india productivity loss

Source: Total Financial Impact of Employee Absences, 2014 – SHRM)

Absenteeism in the workplace is divided into 4 types:

  • Planned 
  • Unplanned 
  • Authorized 
  • Unauthorized 

Planned and authorized absences typically do not have any adverse impact on productivity. However, absenteeism becomes an issue when it’s unauthorized as it creates frustration for those who are left to pick up the absent employee’s work. Most unplanned absences are unavoidable – such as accidents, family emergencies, illness, and so on. Such absences are high in India, placing it in the top 2 among 6 other countries.

One of the most common myths of absenteeism is that it is an employee’s personal problem and not the manager’s responsibility. 

Leaders must recognize such employees as it heavily affects not only productivity but also business operations. 

To what extent does employee absenteeism affect your business?

Imagine employees with specific roles – those who impact revenue directly, such as sales, consulting, software engineering, or those working in manufacturing. Absenteeism in such employee groups not only impacts teams but also potentially decreases revenue.

absenteeism impact on business

Absenteeism can be hard to tackle, especially when there’s a growing pressure on productivity and profitability. You can, however, keep tracking employee attendance to predict it and minimize.

Tracking and predicting employee absenteeism

Every company tracks attendance but differs in how they do it. Some use excel sheets while some rely on timesheets

But is tracking attendance so important that you must change how you do it?

Well, it comes down to how Anne M. Mulcahy said it:

Employees are a company’s greatest asset – they’re your competitive advantage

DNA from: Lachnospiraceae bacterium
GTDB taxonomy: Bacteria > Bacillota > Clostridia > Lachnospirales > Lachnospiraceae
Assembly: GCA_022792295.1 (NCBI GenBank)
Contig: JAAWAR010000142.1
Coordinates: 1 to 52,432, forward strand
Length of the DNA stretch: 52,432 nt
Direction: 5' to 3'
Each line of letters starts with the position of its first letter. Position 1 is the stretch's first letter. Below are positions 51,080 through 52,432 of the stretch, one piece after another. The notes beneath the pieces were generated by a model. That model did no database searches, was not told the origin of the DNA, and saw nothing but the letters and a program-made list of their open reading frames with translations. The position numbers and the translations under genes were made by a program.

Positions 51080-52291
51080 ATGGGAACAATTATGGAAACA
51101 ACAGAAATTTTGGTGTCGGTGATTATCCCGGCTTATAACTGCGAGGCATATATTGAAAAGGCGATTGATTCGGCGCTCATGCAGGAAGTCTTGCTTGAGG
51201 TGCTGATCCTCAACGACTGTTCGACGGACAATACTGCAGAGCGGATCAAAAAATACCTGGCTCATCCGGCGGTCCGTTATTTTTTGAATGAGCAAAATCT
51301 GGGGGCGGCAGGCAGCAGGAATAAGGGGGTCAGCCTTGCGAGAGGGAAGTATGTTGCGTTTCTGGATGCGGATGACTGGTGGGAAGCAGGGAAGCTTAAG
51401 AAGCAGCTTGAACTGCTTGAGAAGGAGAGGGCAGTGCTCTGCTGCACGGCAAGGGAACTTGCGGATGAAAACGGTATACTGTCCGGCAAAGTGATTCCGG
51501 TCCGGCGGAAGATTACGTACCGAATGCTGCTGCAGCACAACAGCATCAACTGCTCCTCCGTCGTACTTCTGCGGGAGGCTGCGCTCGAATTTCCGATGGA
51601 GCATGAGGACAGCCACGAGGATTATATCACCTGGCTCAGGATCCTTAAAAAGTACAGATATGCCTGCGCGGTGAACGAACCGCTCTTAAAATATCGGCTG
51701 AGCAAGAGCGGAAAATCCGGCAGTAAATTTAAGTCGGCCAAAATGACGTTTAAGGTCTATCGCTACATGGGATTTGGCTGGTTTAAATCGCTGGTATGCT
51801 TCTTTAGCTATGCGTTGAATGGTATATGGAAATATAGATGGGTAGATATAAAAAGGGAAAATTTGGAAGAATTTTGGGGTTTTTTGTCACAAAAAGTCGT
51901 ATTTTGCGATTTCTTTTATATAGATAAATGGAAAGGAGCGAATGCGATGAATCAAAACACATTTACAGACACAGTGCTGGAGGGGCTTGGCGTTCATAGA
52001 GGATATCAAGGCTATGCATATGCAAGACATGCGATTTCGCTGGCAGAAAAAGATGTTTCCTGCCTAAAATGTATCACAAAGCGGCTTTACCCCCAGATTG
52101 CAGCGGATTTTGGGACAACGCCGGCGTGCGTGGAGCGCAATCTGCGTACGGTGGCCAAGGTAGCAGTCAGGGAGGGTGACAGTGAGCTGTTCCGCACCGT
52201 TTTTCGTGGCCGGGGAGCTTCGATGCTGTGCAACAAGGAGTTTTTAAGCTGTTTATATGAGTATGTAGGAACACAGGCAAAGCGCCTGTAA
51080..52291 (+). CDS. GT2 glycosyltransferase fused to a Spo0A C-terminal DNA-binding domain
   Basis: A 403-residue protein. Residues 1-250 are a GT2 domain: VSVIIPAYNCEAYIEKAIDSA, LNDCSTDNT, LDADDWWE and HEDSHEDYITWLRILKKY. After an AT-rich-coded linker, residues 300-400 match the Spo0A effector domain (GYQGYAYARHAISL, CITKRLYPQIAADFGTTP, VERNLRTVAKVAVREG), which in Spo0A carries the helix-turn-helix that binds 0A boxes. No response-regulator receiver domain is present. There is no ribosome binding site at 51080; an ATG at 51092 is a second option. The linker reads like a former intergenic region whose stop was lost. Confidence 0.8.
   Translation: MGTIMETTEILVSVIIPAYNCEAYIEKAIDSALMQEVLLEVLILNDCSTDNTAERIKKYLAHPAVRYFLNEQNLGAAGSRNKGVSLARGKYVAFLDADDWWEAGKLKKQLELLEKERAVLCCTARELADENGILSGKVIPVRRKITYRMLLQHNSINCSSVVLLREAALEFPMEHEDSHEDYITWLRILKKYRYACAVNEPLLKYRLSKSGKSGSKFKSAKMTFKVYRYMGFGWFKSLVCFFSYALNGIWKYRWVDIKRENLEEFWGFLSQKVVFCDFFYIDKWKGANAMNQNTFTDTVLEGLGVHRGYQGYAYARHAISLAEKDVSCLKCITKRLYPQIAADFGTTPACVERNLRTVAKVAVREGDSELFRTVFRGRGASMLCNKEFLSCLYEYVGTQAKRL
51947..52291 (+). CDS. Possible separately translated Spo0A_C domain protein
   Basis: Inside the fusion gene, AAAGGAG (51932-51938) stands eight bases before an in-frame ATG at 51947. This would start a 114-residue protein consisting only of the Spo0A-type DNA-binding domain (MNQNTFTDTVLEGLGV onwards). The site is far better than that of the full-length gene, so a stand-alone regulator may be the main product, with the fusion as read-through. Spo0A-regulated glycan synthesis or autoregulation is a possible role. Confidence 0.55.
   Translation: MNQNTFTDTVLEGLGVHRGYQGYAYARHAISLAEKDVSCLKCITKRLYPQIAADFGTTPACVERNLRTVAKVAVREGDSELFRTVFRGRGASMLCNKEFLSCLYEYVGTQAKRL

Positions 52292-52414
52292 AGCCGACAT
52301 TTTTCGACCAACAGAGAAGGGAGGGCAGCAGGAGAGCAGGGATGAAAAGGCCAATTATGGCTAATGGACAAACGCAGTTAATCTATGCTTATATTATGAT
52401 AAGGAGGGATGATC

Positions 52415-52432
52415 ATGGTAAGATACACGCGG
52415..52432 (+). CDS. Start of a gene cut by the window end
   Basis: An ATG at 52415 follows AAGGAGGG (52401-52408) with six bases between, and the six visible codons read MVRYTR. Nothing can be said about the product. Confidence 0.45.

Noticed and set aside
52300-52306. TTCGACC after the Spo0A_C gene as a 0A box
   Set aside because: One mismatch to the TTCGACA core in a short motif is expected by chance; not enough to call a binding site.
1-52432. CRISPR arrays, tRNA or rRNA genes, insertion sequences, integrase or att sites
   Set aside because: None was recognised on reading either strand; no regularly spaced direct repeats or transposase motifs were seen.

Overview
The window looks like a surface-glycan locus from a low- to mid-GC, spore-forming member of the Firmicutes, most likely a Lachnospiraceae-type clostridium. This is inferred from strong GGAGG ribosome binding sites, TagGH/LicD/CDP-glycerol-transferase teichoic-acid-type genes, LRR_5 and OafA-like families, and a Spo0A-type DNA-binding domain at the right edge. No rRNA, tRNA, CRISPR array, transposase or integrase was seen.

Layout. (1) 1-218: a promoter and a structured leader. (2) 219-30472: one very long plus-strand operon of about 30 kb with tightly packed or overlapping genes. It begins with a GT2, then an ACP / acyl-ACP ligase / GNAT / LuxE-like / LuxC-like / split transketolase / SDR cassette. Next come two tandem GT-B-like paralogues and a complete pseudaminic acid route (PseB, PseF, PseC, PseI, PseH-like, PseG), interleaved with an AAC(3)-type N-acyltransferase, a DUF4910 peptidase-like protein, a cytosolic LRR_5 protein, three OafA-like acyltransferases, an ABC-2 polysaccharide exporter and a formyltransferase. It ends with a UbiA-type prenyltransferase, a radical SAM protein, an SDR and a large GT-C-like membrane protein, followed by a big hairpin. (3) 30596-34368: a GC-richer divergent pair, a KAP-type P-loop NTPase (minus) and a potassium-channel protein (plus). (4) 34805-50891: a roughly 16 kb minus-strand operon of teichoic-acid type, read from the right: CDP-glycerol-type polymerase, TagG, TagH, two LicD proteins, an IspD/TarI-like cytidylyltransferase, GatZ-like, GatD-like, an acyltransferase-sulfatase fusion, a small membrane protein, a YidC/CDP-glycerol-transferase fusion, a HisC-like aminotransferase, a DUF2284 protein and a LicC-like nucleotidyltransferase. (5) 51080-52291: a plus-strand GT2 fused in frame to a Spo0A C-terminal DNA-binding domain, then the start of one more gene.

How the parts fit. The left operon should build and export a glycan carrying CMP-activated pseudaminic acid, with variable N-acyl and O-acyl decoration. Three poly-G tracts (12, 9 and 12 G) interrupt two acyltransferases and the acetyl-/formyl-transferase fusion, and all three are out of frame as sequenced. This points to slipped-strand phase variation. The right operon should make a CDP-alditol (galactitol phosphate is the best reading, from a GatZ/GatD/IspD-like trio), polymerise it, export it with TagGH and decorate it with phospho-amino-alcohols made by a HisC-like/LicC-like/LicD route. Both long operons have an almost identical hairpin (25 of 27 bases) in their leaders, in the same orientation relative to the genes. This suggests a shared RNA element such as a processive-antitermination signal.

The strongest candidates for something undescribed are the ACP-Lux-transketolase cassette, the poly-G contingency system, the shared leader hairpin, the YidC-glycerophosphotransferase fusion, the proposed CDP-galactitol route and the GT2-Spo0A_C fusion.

Managing your key to competitive advantage is crucial, and tracking their time is only the first step. It is important to:

  • Prevent calculation errors
  • Optimize performance by managing resources for specific projects
  • Understand absenteeism rate and identify potential issues
  • Save the organization from potential lawsuits

While you can choose to track hours with spreadsheets, it is much more efficient and easier to adopt an online time and attendance system.

On average, employers spend 2.4 hours a week preparing shift schedules – and about 70% of employee work schedules are handwritten.

Employers not only lose thousands of dollars every year, but wage and time theft cost employers $22 billion and $11 billion a year respectively.

Keka is the only attendance software you will ever need as it integrates every aspect of time tracking. It has a beautiful interface for employers to track employee time, leave, and attendance:

absenteeism in employee

In fact, absenteeism is the first sign of employee disengagement. Learn more about this here.

Minimizing absenteeism with people analytics – Gartner’s analytic value escalator framework

Let us consider Dan. 

Dan is a new hire. He has missed 20 days of work since his hiring – due to an illness. He comes in sick at work or calls in sick at least two to three times per month.